Working length was determined using radiographs (Ingle’s method) and confirmed with an apex locator (Root ZX II, Morita, Tokyo, Japan) (Figure 1(c)). Cleaning and shaping was done using circumferential filing technique with ISO 2% taper files up to size 60 (MANI Inc., Tochigi-Ken, Japan). Irrigation was performed using normal saline (Nirma Pvt. limited, Gujarat, India), 2.5% sodium hypochlorite solution, and 17% EDTA (Prime Dental Product Pvt. Ltd., Mumbai, India). Final rinsing of the canal was performed using 2% chlorhexidine digluconate coupled with ultrasonic agitation. The canal was dried with absorbent points (Dentsply Maillefer Instruments, Ballaigues, Switzerland) and obturation was performed using cold lateral compaction of gutta-percha (Dentsply Maillefer Instruments, Ballaigues, Switzerland) and AH Plus resin sealer (Maillefer Dentsply, Konstanz, Germany) (Figure 1(d)). After completion of root canal treatment, the tooth was restored using resin composite (Z250; 3M ESPE Dental Products, St. Paul, MN). The patient was asymptomatic during the followup period of one year.

3. Discussion

Our case report highlights the presence of an unusual anatomy in mandibular first molar that had a single root and a single canal. Sabala et al. [16] stated that the rarer the aberration is, the greater the probability of it being bilateral will be. Interestingly in the present case, all the mandibular posterior teeth, both premolars and molars, had single root canal and single canal (Figure 2(a)). Also the right upper molars and premolars had single root and single canal (Figure 2(b)). Left maxillary posteriors were extracted and hence the morphology could not be determined. Fava et al. [17] had identified the existence of such anatomical variation in second molars in all the maxillary and mandibular second molars. Majority of the permanent mandibular first molars typically present with 2 well-defined roots, a mesial root with two canals and a distal root with a wide oval canal or 2 round canals [3]. Apart from these presentations, wide variations of root and canal configuration of the mandibular first molars have been reported in the literature [513].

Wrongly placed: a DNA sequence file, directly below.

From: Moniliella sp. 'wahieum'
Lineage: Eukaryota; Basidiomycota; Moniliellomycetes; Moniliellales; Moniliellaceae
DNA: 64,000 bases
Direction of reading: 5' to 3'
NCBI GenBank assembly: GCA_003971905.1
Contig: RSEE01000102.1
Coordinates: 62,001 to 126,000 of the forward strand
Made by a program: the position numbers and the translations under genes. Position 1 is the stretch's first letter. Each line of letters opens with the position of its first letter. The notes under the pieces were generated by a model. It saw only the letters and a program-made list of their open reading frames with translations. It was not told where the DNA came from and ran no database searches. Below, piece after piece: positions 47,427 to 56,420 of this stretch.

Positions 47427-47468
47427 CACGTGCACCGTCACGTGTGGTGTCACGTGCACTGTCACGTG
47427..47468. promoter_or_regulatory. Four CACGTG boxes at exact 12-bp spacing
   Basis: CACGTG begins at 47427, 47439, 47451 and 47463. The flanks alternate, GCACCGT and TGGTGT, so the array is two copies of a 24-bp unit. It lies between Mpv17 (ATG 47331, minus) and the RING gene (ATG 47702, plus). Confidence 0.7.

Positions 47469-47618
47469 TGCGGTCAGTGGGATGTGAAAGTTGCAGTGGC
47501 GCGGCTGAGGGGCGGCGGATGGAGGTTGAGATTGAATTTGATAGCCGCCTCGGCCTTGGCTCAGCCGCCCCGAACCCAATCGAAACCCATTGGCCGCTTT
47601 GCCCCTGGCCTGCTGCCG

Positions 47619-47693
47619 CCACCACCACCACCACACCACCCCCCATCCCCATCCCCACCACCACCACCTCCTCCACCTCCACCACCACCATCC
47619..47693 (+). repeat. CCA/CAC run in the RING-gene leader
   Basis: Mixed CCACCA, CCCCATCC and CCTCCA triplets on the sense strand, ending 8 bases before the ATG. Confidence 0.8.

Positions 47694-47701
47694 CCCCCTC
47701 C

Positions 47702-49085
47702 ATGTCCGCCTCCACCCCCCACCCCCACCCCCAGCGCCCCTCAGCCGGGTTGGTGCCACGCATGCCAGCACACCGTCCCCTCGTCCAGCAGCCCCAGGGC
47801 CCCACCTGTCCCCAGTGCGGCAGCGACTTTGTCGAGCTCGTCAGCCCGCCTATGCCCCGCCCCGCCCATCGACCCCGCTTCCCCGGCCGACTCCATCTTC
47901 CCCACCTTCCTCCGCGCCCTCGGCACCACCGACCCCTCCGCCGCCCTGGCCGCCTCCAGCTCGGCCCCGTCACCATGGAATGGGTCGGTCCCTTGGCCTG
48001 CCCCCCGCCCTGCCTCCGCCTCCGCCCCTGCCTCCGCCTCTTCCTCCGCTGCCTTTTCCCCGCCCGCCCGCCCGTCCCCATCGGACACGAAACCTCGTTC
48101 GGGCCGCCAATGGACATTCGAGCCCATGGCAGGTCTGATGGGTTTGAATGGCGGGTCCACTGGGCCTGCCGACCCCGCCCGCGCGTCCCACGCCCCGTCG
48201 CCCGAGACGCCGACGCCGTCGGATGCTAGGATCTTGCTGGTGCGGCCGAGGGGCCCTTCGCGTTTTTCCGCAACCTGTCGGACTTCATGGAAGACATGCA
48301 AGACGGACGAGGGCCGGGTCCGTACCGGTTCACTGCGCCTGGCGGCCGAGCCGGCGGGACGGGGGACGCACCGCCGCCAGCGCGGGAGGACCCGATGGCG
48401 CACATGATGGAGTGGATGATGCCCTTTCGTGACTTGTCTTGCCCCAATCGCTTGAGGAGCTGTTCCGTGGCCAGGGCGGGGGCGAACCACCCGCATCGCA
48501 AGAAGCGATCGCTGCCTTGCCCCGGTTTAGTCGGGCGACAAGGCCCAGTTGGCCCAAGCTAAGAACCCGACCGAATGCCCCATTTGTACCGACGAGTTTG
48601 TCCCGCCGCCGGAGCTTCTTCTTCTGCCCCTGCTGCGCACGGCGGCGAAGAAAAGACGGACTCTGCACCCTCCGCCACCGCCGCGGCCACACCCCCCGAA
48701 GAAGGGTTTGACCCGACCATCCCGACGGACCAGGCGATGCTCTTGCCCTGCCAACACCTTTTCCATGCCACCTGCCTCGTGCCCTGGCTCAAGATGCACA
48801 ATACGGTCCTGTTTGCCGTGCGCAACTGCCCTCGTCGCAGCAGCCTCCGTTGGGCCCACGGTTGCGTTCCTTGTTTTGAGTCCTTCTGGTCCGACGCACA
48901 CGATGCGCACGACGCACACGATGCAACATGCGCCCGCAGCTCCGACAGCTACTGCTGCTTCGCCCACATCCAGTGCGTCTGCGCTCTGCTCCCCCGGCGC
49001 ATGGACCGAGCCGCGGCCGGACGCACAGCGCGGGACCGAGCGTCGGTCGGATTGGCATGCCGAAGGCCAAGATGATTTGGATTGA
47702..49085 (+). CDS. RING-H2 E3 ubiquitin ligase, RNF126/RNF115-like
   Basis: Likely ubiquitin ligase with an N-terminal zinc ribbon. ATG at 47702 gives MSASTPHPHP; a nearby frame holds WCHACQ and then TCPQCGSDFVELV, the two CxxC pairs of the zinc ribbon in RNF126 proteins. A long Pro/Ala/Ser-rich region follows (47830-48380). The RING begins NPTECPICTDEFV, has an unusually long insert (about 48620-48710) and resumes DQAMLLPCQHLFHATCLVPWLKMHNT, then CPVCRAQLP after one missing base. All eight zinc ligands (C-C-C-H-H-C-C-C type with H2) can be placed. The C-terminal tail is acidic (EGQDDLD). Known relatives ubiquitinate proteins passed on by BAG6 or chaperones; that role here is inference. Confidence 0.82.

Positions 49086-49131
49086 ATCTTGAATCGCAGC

fig2
Figure 2: (a) Radiograph shows all the mandibular posterior teeth: contralateral side. (b) Radiograph shows all the right maxillary posterior teeth with single root.

The mandibular first molars erupt at the age of 6-7 years and apical closure is usually completed by 8-9 years. The completion of canal differentiation commences at about 3–6 years after root completion [15]. Any disturbances in this differentiation could have resulted in this type of canal anatomy.

Systematic review of literature on canal morphology of the mandibular first molar by Valencia De Pablo et al. [18] and Ballulaya et al. [19] has not documented this rare morphology. But this morphological variation has been documented only once earlier in an in vitro study done by Reuben et al. [20]. Out of 125 samples of mandibular first molars from an Indian population, only one sample had a single root and single canal. Table 1 illustrates variations in mandibular first molar according to different authors.

tab1
Table 1: The variations in mandibular first molar according to different authors.

Radiographic examination is an essential component in endodontic treatment. The use of multiple preoperative radiographs or an additional radiographic view from a 20-degree mesial or distal projection increases the chances of detecting unusual root canal morphology [21].

Kottoor et al. [22, 23] and La et al. [24] have suggested the use of CBCT for the purpose of determining the root canal morphology in cases with aberrations. In this particular case, multiple radiographs in variable horizontal angulations clearly indicated the presence of single root and single canal.

The root canal was located at the centre of the pulpal floor and dentinal map was not evident. Searching for an extra canal in such cases could lead to excessive removal of dentin and even perforation. Since the single canal was large, the enlargement was done using a circumferential filing technique using ISO taper files.

4. Conclusion

This case report highlights the uncommon anatomy of mandibular first molar with a single root and single canal. Multiple preoperative radiographs, careful inspection of the tooth under dental operating microscopes, and the choice of cleaning and shaping technique suitable for this uncommon root canal anatomy enabled us to achieve success in this case.

Conflict of Interests

The authors declare that there is no conflict of interests regarding the publication of this paper.